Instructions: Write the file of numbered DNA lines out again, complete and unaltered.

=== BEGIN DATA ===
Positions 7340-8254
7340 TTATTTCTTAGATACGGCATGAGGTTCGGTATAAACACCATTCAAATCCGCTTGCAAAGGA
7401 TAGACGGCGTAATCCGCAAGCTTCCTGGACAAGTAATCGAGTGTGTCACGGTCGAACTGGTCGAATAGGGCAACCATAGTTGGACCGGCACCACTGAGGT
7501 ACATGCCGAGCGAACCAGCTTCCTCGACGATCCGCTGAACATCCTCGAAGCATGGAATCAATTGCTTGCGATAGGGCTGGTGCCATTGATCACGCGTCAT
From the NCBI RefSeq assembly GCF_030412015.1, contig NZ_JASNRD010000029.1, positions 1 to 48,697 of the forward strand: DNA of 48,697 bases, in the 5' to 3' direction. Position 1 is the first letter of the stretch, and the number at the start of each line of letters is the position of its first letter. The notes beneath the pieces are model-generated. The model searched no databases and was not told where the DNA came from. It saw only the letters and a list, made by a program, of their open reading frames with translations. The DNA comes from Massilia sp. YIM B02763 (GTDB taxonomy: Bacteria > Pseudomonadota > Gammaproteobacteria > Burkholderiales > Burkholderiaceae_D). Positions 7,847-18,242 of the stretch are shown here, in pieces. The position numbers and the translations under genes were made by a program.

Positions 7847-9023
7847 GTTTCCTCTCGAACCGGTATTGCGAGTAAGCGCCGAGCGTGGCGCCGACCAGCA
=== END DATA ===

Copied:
Positions 7340-8254
7340 TTATTTCTTAGATACGGCATGAGGTTCGGTATAAACACCATTCAAATCCGCTTGCAAAGGA
7401 TAGACGGCGTAATCCGCAAGCTTCCTGGACAAGTAATCGAGTGTGTCACGGTCGAACTGGTCGAATAGGGCAACCATAGTTGGACCGGCACCACTGAGGT
7501 ACATGCCGAGCGAACCAGCTTCCTCGACGATCCGCTGAACATCCTCGAAGCATGGAATCAATTGCTTGCGATAGGGCTGGTGCCATTGATCACGCGTCAT
From the NCBI RefSeq assembly GCF_030412015.1, contig NZ_JASNRD010000029.1, positions 1 to 48,697 of the forward strand: DNA of 48,697 bases, in the 5' to 3' direction. Position 1 is the first letter of the stretch, and the number at the start of each line of letters is the position of its first letter. The notes beneath the pieces are model-generated. The model searched no databases and was not told where the DNA came from. It saw only the letters and a list, made by a program, of their open reading frames with translations. The DNA comes from Massilia sp. YIM B02763 (GTDB taxonomy: Bacteria > Pseudomonadota > Gammaproteobacteria > Burkholderiales > Burkholderiaceae_D). Positions 7,847-18,242 of the stretch are shown here, in pieces. The position numbers and the translations under genes were made by a program.

Positions 7847-9023
7847 GTTTCCTCTCGAACCGGTATTGCGAGTAAGCGCCGAGCGTGGCGCCGACCAGCA